Case and Legislation Notes: Service Out for Scandalising Contempt: An International Constitutional Jurisdiction?— Li Shengwu v Attorney-General

12 Pages Posted: 24 Dec 2019

See all articles by Marcus Teo

Marcus Teo

National University of Singapore (NUS)

Date Written: December 24, 2019

Abstract

Service out of jurisdiction is generally permitted only in two situations. First, under the High Court's international criminal jurisdiction, criminal process can be served out only if the affected foreign state consents. Second, under its international civil jurisdiction, civil process can be served out only if some statutory provision interpreted in accordance with a doctrine of 'subject-matter jurisdiction' allows it. However, in Li Shengwu v Attorney-General, the Court of Appeal allowed service out of process for scandalising contempt of court, but did not rely, and indeed could not have relied, on either its international criminal or civil jurisdiction to do so. Instead, it could only have allowed such service out by relying on a novel third basis of international jurisdiction, derived from Article 93 of the Constitution—in other words, its international constitutional jurisdiction.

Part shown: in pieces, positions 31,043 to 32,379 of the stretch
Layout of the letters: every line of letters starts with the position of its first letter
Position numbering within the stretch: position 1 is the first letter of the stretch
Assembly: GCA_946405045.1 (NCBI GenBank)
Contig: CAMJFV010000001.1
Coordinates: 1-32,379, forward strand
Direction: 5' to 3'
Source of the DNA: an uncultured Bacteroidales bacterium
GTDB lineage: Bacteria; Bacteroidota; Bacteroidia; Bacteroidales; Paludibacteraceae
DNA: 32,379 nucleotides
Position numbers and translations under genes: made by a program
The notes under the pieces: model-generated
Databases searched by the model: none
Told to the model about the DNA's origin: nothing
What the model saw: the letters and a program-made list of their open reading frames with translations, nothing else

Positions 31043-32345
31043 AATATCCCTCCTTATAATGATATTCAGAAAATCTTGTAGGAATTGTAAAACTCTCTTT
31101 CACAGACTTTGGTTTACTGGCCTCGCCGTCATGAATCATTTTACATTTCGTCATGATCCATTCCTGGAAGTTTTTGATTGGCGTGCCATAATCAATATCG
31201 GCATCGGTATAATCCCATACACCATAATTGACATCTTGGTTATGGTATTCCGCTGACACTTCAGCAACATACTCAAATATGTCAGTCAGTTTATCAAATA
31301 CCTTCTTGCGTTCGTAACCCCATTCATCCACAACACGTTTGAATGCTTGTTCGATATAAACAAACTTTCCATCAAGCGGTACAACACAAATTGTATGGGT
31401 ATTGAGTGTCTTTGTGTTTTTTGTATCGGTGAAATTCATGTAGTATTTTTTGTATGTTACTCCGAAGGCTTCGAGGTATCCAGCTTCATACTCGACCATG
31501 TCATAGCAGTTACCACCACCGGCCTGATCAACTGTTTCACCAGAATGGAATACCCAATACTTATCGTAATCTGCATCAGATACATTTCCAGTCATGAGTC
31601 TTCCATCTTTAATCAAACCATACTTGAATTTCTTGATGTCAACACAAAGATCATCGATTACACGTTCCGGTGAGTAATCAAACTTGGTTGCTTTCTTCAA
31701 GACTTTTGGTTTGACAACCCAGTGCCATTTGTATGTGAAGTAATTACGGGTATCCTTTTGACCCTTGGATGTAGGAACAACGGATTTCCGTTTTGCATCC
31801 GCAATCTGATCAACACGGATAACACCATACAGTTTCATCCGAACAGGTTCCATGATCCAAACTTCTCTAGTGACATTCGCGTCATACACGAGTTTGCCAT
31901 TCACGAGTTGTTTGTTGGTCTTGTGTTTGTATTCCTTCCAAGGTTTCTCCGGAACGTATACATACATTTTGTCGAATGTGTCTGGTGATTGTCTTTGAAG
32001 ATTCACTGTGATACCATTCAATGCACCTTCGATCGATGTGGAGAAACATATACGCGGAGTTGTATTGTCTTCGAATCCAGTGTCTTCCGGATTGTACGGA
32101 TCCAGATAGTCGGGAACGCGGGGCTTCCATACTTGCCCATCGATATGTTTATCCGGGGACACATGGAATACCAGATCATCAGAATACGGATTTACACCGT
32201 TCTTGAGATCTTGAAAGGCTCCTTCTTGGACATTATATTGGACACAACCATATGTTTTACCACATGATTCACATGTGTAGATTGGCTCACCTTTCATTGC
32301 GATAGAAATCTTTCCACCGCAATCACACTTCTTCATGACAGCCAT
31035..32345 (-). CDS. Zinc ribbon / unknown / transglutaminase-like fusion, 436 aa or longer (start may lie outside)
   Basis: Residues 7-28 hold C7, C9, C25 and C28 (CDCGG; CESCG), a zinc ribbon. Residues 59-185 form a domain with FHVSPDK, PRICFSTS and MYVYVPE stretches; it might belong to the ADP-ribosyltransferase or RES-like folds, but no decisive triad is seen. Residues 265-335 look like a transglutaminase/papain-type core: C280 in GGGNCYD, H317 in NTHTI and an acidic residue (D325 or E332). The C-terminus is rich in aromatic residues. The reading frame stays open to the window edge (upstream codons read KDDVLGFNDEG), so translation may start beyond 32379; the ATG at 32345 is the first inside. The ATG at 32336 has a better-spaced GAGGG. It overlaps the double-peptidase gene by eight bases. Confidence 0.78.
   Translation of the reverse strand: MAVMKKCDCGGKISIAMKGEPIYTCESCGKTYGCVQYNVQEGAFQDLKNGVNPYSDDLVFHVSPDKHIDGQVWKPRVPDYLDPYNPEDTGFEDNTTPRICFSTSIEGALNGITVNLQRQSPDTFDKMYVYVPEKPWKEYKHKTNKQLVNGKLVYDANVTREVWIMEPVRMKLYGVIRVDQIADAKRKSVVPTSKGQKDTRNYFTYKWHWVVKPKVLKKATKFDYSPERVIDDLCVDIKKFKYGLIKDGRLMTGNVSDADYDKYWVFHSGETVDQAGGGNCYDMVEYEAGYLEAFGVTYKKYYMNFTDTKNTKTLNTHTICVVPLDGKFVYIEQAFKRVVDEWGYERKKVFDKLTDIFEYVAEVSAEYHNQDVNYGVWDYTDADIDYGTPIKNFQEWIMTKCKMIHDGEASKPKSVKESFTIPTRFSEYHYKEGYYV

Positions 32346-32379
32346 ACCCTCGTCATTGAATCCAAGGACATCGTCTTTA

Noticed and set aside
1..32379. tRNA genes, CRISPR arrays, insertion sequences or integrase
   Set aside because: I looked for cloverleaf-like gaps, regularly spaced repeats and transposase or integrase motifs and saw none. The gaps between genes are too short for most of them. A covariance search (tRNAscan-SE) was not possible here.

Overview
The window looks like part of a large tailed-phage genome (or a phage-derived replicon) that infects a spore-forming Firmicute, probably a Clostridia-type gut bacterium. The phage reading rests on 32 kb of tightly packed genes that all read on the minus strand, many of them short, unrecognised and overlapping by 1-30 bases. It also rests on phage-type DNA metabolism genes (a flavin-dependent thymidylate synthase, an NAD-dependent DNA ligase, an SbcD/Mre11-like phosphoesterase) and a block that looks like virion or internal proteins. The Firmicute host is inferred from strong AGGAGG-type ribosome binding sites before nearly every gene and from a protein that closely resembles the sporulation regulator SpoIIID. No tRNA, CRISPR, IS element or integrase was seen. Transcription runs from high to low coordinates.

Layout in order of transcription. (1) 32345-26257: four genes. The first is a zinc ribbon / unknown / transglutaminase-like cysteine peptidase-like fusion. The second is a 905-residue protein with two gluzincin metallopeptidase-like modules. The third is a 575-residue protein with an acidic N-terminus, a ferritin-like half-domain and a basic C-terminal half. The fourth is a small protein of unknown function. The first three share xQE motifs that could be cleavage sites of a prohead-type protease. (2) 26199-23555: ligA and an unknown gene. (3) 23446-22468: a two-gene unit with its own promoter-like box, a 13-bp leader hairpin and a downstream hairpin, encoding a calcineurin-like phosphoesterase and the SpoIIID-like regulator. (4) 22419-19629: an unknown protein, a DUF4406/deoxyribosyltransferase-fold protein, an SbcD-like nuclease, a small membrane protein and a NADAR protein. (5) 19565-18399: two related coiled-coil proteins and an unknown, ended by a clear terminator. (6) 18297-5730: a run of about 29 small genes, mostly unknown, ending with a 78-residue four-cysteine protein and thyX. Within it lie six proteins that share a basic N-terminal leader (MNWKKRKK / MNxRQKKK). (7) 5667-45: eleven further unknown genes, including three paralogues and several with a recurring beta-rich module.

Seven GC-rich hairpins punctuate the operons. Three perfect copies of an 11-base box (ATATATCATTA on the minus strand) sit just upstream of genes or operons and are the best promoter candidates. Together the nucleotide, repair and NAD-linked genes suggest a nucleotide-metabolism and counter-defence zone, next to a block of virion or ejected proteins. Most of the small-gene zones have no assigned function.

Suggested Citation

Teo, Marcus, Case and Legislation Notes: Service Out for Scandalising Contempt: An International Constitutional Jurisdiction?— Li Shengwu v Attorney-General (December 24, 2019). Singapore Journal of Legal Studies, Sep. 2019, pp 477-488, Available at SSRN: https://ssrn.com/abstract=3508976

Marcus Teo (Contact Author)

National University of Singapore (NUS) ( email )

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